VIEWERS of The Chase might recognise Paul Sinha as one of the Chasers aka the "Sinnerman" in the ITV game show.

York panto fans might recall him from the Grand Opera House where he played the villainous Abanazar in Aladdin last Christmas. The former GP-turned-comedian says his six weeks in York were among the best in his life – despite lukewarm reviews.

His one-night-stand at the Great Yorkshire Fringe was a sell-out as Sinha previewed the show he is taking to the Edinburgh Fringe. We were packed in like the proverbial sardines in The Shed, a new venue on St Sampson's Square. Sinha did well to keep track of his monologue despite a crying baby (the show was for 18+) and an influx of latecomers 15 minutes in.

Over the hour he tells us about coming out, breaking up with his ex and trying to find new love, with amusing detours around quiz nights, student parties and hospital visits. It's all told at break-neck speed, but might benefit from a few more changes of gear in terms of delivery.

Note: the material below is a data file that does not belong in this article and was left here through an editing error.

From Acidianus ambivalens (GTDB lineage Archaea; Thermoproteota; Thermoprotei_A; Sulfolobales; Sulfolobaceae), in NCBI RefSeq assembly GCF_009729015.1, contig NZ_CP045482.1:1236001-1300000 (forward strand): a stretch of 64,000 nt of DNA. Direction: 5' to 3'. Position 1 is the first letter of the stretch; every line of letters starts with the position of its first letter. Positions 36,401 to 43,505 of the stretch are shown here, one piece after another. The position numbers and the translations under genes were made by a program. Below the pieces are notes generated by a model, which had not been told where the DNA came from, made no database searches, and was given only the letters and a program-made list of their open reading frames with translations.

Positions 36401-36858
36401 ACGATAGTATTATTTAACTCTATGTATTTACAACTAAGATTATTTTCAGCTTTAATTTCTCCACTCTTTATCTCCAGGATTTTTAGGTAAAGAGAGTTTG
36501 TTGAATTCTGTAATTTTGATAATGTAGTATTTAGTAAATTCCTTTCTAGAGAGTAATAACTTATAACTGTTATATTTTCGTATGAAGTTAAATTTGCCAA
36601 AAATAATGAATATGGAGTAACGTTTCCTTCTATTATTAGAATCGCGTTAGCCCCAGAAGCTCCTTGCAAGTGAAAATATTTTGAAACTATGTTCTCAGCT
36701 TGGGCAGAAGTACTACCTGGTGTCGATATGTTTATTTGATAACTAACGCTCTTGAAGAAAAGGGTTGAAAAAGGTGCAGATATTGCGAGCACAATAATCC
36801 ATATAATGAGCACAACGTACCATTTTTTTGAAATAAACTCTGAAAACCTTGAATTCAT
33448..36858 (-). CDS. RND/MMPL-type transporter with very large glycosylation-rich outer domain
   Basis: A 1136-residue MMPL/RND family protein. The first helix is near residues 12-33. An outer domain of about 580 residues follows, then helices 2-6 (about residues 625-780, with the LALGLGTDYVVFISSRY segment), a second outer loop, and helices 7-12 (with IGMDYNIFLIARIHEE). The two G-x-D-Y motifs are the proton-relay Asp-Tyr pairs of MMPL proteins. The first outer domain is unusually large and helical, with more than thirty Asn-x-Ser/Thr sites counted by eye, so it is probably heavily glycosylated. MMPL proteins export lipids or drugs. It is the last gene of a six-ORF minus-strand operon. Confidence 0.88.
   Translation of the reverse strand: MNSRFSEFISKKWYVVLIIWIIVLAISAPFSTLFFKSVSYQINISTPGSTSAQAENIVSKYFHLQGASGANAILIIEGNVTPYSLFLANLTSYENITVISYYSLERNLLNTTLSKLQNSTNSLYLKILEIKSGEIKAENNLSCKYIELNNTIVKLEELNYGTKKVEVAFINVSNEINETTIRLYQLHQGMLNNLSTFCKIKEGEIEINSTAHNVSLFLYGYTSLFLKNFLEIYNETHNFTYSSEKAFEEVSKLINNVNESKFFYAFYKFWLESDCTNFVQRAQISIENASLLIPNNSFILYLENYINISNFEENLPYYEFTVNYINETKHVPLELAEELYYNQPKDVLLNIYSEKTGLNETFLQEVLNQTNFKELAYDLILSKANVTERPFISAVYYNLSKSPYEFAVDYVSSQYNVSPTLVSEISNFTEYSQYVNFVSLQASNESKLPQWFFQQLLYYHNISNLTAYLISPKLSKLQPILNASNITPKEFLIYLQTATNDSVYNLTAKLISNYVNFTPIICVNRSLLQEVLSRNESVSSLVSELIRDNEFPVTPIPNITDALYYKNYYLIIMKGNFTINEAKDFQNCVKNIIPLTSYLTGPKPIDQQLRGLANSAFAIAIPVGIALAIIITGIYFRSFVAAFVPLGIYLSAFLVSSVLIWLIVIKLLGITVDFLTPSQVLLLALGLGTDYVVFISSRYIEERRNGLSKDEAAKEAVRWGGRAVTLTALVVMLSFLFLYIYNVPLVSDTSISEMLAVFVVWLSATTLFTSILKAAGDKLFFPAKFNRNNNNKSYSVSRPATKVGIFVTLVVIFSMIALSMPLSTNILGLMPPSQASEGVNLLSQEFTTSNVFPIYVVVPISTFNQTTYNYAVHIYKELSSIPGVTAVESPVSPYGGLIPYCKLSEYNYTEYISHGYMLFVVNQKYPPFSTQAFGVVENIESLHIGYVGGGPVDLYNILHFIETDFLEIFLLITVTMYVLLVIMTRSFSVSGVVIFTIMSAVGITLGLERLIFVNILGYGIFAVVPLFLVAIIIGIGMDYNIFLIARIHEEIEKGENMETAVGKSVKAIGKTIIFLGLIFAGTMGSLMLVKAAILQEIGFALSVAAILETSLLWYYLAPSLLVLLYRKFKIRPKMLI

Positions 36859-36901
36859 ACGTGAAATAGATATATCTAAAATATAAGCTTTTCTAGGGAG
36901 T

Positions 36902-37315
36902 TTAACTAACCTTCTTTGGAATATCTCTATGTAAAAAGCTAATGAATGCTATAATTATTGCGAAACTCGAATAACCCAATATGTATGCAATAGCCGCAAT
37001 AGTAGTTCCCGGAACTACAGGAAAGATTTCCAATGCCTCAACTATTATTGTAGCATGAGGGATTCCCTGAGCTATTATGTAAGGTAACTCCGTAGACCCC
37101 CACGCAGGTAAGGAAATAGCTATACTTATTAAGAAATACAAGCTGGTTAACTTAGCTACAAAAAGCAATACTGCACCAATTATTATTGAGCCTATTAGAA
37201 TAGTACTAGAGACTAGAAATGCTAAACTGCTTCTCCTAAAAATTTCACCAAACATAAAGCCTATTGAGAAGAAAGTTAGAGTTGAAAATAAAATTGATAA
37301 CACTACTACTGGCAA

Sinha says he is the "third most famous Asian gay man in the world" (after the Irish PM and the man dragged off the United Airlines flight).  Sophie Willan, by contrast, is the comedian known for being "northern, female and working class."

She mines those stereotypes with a cheeky energy that is more endearing than angsty before turning to a new label to debunk: that of prostitute. In what is another Edinburgh-bound show, she talks about what it was like to be an escort ("sometimes it was like going to bed with a raw chicken"). The revelation comes towards the end of the act, but you do sense it could be a show in itself.